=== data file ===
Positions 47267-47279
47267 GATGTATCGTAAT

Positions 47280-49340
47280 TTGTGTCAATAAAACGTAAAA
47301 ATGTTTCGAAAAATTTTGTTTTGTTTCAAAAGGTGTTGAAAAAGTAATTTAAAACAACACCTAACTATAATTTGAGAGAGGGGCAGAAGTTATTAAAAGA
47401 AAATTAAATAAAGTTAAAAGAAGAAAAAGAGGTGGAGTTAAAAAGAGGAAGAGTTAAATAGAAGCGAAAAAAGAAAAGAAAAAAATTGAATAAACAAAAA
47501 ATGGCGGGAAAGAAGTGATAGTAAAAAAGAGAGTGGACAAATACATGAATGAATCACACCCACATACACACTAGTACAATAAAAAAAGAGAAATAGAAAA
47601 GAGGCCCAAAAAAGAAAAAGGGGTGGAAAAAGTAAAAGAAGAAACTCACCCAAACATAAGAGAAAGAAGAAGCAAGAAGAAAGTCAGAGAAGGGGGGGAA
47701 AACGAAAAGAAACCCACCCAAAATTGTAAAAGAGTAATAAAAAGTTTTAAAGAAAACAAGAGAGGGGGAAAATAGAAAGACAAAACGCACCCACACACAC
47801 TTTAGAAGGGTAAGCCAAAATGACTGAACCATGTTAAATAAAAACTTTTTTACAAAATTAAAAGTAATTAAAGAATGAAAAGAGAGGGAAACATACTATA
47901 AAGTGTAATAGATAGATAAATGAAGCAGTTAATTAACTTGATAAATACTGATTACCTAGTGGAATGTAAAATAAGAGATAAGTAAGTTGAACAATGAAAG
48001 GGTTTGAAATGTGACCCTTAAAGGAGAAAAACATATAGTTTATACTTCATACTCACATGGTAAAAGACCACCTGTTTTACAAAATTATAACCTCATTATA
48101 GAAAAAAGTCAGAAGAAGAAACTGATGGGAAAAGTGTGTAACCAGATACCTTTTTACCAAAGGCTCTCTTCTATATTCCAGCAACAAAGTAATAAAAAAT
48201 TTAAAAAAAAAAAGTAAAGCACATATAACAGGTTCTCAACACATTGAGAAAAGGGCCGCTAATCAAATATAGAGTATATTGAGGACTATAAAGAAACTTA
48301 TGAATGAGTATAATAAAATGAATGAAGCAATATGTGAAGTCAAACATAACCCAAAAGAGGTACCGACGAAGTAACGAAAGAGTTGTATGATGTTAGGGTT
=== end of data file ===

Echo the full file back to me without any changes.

Positions 47267-47279
47267 GATGTATCGTAAT

Positions 47280-49340
47280 TTGTGTCAATAAAACGTAAAA
47301 ATGTTTCGAAAAATTTTGTTTTGTTTCAAAAGGTGTTGAAAAAGTAATTTAAAACAACACCTAACTATAATTTGAGAGAGGGGCAGAAGTTATTAAAAGA
47401 AAATTAAATAAAGTTAAAAGAAGAAAAAGAGGTGGAGTTAAAAAGAGGAAGAGTTAAATAGAAGCGAAAAAAGAAAAGAAAAAAATTGAATAAACAAAAA
47501 ATGGCGGGAAAGAAGTGATAGTAAAAAAGAGAGTGGACAAATACATGAATGAATCACACCCACATACACACTAGTACAATAAAAAAAGAGAAATAGAAAA
47601 GAGGCCCAAAAAAGAAAAAGGGGTGGAAAAAGTAAAAGAAGAAACTCACCCAAACATAAGAGAAAGAAGAAGCAAGAAGAAAGTCAGAGAAGGGGGGGAA
47701 AACGAAAAGAAACCCACCCAAAATTGTAAAAGAGTAATAAAAAGTTTTAAAGAAAACAAGAGAGGGGGAAAATAGAAAGACAAAACGCACCCACACACAC
47801 TTTAGAAGGGTAAGCCAAAATGACTGAACCATGTTAAATAAAAACTTTTTTACAAAATTAAAAGTAATTAAAGAATGAAAAGAGAGGGAAACATACTATA
47901 AAGTGTAATAGATAGATAAATGAAGCAGTTAATTAACTTGATAAATACTGATTACCTAGTGGAATGTAAAATAAGAGATAAGTAAGTTGAACAATGAAAG
48001 GGTTTGAAATGTGACCCTTAAAGGAGAAAAACATATAGTTTATACTTCATACTCACATGGTAAAAGACCACCTGTTTTACAAAATTATAACCTCATTATA
48101 GAAAAAAGTCAGAAGAAGAAACTGATGGGAAAAGTGTGTAACCAGATACCTTTTTACCAAAGGCTCTCTTCTATATTCCAGCAACAAAGTAATAAAAAAT
48201 TTAAAAAAAAAAAGTAAAGCACATATAACAGGTTCTCAACACATTGAGAAAAGGGCCGCTAATCAAATATAGAGTATATTGAGGACTATAAAGAAACTTA
48301 TGAATGAGTATAATAAAATGAATGAAGCAATATGTGAAGTCAAACATAACCCAAAAGAGGTACCGACGAAGTAACGAAAGAGTTGTATGATGTTAGGGTT